A good milk formula should also contain other essential nutrients such as vitamin D, iron and zinc as a lack of these micronutrients can have negative effects on your child’s overall health and immunity.9 12 Vitamin D is critical for building healthy bones, optimal muscle and nerve functions and increasing your child’s immune system’s ability to resist bacteria and viruses.13 Iron is a critical nutrient for motor and cognitive development in addition to preventing anaemia while zinc helps support a healthy immune system and decreases the risk of childhood diarrhea. 14 15 16

No harmful ingredients

Nobody wants harmful ingredients in their food, much less in their little one’s milk formula. While artificial colouring are bad for adults, they tend to only show obvious side effects if consumed in large amounts, but the same cannot be said for children.19 Artificial colouring have no nutritional value and may actually be hazardous to your child’s health as a child’s metabolic systems are still developing and therefore vulnerable. 20 21

Artificial food colouring has also been linked to behavioural issues in some children, with children who have an existing diagnosis of ADHD or hyperactivity being particularly susceptible. 21 It has also been linked to increased risk of stomach upsets, irritability and sleep issues in children. 21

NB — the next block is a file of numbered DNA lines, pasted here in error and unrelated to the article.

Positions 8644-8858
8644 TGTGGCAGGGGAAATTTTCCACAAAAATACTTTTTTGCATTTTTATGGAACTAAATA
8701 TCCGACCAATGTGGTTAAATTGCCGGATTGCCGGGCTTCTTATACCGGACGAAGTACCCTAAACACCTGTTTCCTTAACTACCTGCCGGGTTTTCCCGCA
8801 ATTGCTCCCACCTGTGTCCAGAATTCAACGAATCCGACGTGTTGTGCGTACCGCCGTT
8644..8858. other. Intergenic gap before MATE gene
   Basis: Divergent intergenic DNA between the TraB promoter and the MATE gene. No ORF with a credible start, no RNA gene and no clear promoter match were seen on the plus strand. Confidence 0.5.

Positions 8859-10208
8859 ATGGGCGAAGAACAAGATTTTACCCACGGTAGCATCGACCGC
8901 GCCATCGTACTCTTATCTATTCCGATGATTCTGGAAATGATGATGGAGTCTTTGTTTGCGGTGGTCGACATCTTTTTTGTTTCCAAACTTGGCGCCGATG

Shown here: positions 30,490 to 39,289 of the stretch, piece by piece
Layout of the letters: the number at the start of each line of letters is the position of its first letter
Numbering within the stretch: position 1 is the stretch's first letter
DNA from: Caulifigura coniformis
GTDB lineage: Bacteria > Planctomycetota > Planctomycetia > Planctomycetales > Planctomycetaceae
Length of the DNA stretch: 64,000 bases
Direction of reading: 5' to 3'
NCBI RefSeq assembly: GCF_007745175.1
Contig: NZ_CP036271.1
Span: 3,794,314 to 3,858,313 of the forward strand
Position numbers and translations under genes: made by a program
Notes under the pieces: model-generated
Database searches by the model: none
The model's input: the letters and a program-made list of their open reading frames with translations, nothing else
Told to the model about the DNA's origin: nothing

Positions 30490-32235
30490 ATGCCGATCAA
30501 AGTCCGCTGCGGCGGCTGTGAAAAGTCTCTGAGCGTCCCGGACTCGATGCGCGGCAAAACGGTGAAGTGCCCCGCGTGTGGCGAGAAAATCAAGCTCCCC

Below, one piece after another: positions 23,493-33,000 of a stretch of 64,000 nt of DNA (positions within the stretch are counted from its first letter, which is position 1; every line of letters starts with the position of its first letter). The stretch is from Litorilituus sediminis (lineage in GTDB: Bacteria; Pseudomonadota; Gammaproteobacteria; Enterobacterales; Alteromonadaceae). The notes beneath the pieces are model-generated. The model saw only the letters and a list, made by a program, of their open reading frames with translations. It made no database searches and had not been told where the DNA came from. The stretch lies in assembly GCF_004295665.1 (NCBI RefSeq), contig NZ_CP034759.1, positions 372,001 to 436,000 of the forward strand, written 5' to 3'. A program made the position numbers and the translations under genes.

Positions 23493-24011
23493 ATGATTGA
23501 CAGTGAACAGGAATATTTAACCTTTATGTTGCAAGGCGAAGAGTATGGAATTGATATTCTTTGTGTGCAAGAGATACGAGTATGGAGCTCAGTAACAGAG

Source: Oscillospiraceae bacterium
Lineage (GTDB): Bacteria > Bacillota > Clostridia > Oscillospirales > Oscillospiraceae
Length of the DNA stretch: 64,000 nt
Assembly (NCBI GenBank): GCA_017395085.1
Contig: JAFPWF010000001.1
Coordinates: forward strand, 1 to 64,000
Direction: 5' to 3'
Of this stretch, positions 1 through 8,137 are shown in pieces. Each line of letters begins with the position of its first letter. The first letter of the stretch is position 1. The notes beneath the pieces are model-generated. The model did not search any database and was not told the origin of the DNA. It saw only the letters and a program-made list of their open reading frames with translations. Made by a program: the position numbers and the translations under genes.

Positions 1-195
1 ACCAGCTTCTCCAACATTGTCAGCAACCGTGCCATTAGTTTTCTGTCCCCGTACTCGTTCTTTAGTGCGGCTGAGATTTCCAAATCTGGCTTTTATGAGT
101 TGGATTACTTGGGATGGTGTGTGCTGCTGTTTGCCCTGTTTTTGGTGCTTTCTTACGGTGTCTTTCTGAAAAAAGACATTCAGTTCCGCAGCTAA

At Dumex, we understand the struggle of finding the right milk formula for your child which is why we hold firm to our mission of delivering only the best to you and your child. Dumex Mamil Gold range is made with a formulation that contains no GMOs, colouring or added sucrose. Our Dumex Mamil Gold Growing up milk formulation presents your child with the wholesome goodness of grass-fed milk containing a unique prebiotics blend that helps to maintain a healthy digestive system, vitamin D and E, calcium, zinc, omega-3 and 6 as well as DHA from fish oils for brain development (as high as 75mg per 100g) for Stage 3. The new Dumex Mamil Gold formula uses a unique combination of galacto-oligosaccharides, long chain fructo-oligosaccharides and a long list of essential nutrients to keep your little one’s tummy happy and healthy while supporting healthy bone growth and brain development because at Dumex, we believe a healthy child results in a happy mama too.